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Brain Imaging Behav. 2019 Sep 5. doi: 10.1007/s11682-019-00200-w. [Epub ahead of print]

Viscoelasticity of striatal brain areas reflects variations in body mass index of lean to overweight male adults.

Author information

1
Berlin Center for Advanced Neuroimaging, Charité - Universitätsmedizin, Berlin, Germany.
2
Bernstein Center for Computational Neuroscience, Berlin, Germany.
3
Institute of Medical Informatics, Charité - Universitätsmedizin Berlin, Berlin, Germany.
4
Department of Radiology, Charité - Universitätsmedizin Berlin, Charitéplatz 1, 10117, Berlin, Germany. Ingolf.Sack@charite.de.
5
Berlin Center for Advanced Neuroimaging, Charité - Universitätsmedizin, Berlin, Germany. Martin.Weygandt@charite.de.
6
Neurocure Excellence Cluster, Charité - Universitätsmedizin Berlin, Charitéplatz 1, 10117, Berlin, Germany. Martin.Weygandt@charite.de.

Abstract

Although a variety of MRI studies investigated the link between body mass index (BMI) and parameters of neural gray matter (GM), the technique applied in most of these studies, voxel-based morphometry (VBM), focusses on the regional GM volume, a macroscopic tissue property. Thus, the studies were not able to exploit the BMI-related information contained in the GM microstructure although PET studies suggest that these factors are important. Here, we used cerebral MR Elastography (MRE) to characterize features of tissue microstructure by evaluating the propagation of shear waves applied to the skull and to assess local tissue viscoelasticity to test the link between this parameter and BMI in 22 lean to overweight males. Unlike the majority of existing MRE studies investigating neural viscoelasticity signals averaged across large brain regions, we used the viscoelasticity of individual voxels for our experiment. Our technique revealed a negative link between BMI and viscoelasticity of two areas of the striatal reward system, i.e., right putamen (t = -8.2; pFWE-corrected = 0.005) and left globus pallidus (t = -7.1; pFWE = 0.037) which was independent of GM volume at these coordinates. Finally, comparison of BMI models based on individual voxels vs. on signals averaged across brain atlas regions demonstrates that voxel-based models explain a significantly higher proportion of variance. Consequently, our findings show that cerebral MRE is suitable to identify medically relevant microstructural tissue properties. Using a voxel-wise analysis approach, we were able to utilize the high spatial resolution of MRE for mapping BMI-related information in the brain.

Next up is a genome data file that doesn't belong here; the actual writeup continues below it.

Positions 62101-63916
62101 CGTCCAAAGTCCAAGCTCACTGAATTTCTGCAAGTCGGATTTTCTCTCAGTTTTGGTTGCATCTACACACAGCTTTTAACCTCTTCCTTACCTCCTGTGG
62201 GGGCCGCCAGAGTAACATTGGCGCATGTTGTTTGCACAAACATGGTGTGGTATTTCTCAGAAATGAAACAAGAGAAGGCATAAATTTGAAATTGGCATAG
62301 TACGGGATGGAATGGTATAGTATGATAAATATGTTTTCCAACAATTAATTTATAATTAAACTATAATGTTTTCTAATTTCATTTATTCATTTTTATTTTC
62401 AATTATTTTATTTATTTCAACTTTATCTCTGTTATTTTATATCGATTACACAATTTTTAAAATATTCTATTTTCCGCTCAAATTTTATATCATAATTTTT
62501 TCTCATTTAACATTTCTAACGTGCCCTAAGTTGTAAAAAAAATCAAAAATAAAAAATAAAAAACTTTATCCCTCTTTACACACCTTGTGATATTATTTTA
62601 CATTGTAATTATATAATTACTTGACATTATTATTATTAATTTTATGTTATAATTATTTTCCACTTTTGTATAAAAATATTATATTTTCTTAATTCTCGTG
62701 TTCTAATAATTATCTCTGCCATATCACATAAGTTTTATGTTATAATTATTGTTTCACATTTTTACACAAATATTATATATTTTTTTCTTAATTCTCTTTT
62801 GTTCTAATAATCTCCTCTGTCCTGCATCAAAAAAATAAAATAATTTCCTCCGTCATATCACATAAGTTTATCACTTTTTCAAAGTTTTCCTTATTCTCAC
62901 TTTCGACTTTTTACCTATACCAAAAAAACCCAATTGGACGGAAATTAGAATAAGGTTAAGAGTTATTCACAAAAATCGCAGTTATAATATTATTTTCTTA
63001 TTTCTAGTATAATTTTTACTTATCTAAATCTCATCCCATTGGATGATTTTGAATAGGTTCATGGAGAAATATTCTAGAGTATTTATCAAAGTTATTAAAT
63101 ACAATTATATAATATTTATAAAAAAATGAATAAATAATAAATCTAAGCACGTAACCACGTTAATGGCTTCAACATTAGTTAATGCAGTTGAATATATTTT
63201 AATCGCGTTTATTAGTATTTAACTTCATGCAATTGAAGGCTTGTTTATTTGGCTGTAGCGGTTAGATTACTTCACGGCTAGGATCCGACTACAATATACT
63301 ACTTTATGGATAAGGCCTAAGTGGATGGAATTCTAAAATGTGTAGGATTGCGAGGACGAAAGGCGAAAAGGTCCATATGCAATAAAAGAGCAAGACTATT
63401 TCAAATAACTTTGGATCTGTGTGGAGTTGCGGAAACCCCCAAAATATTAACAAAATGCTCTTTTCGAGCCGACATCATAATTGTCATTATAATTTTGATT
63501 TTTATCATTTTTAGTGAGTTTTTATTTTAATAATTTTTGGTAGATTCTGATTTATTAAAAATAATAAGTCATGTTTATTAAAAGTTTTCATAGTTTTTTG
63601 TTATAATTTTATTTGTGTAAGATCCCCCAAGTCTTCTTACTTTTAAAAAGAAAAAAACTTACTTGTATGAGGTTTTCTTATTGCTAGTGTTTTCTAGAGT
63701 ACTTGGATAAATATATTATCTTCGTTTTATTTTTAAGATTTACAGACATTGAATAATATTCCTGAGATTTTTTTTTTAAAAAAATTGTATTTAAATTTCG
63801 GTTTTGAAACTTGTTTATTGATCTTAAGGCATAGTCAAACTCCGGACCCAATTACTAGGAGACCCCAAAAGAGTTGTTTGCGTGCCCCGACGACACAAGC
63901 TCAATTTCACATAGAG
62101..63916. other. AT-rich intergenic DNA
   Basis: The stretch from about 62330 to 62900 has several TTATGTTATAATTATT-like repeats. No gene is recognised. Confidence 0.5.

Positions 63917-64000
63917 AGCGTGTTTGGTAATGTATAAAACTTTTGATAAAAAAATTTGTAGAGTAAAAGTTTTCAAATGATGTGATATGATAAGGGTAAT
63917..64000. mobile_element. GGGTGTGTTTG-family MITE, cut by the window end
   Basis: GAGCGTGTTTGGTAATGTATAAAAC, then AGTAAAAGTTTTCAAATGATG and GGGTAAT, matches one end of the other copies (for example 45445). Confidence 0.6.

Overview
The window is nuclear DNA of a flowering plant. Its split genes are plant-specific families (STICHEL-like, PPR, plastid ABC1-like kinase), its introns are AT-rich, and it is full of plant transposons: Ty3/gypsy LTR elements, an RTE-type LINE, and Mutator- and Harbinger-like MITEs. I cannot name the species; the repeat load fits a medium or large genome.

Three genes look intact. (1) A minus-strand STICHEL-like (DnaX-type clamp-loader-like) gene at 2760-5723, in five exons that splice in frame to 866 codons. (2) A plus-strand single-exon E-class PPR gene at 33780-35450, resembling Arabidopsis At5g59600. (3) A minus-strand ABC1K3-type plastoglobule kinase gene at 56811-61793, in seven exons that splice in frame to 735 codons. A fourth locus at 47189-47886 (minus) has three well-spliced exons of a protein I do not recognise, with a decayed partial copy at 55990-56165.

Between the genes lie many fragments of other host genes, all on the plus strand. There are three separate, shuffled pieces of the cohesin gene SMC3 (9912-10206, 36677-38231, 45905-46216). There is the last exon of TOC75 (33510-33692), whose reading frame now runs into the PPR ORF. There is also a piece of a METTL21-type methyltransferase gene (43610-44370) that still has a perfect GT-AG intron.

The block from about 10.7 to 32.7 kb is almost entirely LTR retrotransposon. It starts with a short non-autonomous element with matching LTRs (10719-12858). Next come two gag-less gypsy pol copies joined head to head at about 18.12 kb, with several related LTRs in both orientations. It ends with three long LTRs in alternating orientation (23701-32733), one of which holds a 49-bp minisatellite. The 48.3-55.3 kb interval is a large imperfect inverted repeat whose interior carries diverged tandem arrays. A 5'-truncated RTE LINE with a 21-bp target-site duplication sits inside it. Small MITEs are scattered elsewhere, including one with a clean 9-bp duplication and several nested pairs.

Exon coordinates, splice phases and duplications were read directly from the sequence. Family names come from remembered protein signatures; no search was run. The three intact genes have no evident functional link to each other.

KEYWORDS:

BMI; Body mass index; Magnetic resonance elastography; Quantitative MRI; Reward system; Viscoelasticity

PMID:
31512097
DOI:
10.1007/s11682-019-00200-w

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